Nokia Accuses Apple of Tampering with Siri After Naming Lumia 900 Best Smartphone

By Rory Lidstone May 15, 2012

Finnish phone manufacturer Nokia recently accused Apple of tweaking Siri, the iPhone 4S’ intelligent voice recognition software, after stating and then withdrawing a programmed response that Nokia’s Lumia 900 is the best smartphone around.

It all started last week when Siri replied “Nokia Lumia 900” when asked “What is the best smartphone?” This, of course, caused some controversy.

But Siri seems to have changed its mind as asking that same question of the voice recognition tool now only results in a response of "The one you're holding," or "You're kidding, right?"

While certainly good news for Apple, Nokia is incensed and has accused Apple of fiddling with Siri’s programming in order to change its response.

Nokia spokeswoman Tracy Postill said in a statement sent to the Sydney Morning Herald: "Apple positioned Siri as the intelligent system that's there to help, but clearly if they don't like the answer, they override the software."

According to Search Engine Land’s Danny Sullivan, however, Nokia’s accusation is not fair. Siri doesn’t come up with responses on its own, relying on third-party sites and services such as Wolfram Alpha to answer questions. Wolfram Alpha, in turn, culls its product knowledge from Best Buy reviews, among other sources, according to Sullivan.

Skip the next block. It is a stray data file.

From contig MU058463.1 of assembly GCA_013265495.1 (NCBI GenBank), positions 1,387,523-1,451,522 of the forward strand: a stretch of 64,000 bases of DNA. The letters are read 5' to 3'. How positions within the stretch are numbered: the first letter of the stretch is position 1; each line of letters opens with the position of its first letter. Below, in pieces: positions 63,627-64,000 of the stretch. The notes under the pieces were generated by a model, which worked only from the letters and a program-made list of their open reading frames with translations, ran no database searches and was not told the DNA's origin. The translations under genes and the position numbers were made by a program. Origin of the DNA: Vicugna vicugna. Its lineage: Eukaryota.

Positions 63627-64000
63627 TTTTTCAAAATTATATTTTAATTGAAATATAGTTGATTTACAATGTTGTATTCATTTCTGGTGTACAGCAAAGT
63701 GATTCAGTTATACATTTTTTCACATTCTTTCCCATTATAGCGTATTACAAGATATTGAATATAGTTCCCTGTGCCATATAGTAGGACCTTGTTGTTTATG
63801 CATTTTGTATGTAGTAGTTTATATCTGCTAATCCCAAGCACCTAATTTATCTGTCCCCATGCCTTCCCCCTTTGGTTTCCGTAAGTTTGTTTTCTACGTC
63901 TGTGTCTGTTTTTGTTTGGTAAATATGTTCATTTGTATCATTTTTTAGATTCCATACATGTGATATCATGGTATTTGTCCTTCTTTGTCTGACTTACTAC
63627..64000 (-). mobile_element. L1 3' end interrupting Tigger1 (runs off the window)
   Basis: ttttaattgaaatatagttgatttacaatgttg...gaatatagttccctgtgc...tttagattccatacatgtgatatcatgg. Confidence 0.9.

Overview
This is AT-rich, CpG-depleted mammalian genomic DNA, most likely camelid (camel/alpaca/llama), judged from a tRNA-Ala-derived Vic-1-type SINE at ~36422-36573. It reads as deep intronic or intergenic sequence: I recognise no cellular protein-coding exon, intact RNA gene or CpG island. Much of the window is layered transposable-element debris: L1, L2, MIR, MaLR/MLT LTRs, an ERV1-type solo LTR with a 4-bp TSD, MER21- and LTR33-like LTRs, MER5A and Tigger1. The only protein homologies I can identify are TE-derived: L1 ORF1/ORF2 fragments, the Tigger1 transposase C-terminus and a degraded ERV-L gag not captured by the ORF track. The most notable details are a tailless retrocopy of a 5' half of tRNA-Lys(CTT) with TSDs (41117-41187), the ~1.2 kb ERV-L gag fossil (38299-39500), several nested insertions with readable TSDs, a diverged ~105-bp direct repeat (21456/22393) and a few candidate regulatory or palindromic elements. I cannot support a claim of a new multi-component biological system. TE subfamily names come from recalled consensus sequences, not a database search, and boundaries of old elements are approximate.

"The bottom line is that Wolfram has ratings from Best Buy, and it's not trying to weight those in any particular fashion such as number of reviews or number of purchases," Sullivan wrote in an article last week. "The Lumia rates tops on Wolfram because four people gave it five stars, versus 86 people who give the AT&T 16GB version of the iPhone 4S an overall rating of 4.7."

It is curious, however, that when naming the Nokia Lumia 900 the best phone last week, Siri’s response listed customer review averages while this week it just comes back with quips.

The Nokia Lumia 900 is Nokia’s second Windows Phone device after mostly dropping its former Symbian OS as part of its new mobile strategy. The majority of future Nokia phones should run Microsoft’s new mobile platform. The other half of Nokia’s strategy is to deliver top-end cameras in its phones.

Edited by Braden Becker

TechZone360 Contributing Writer

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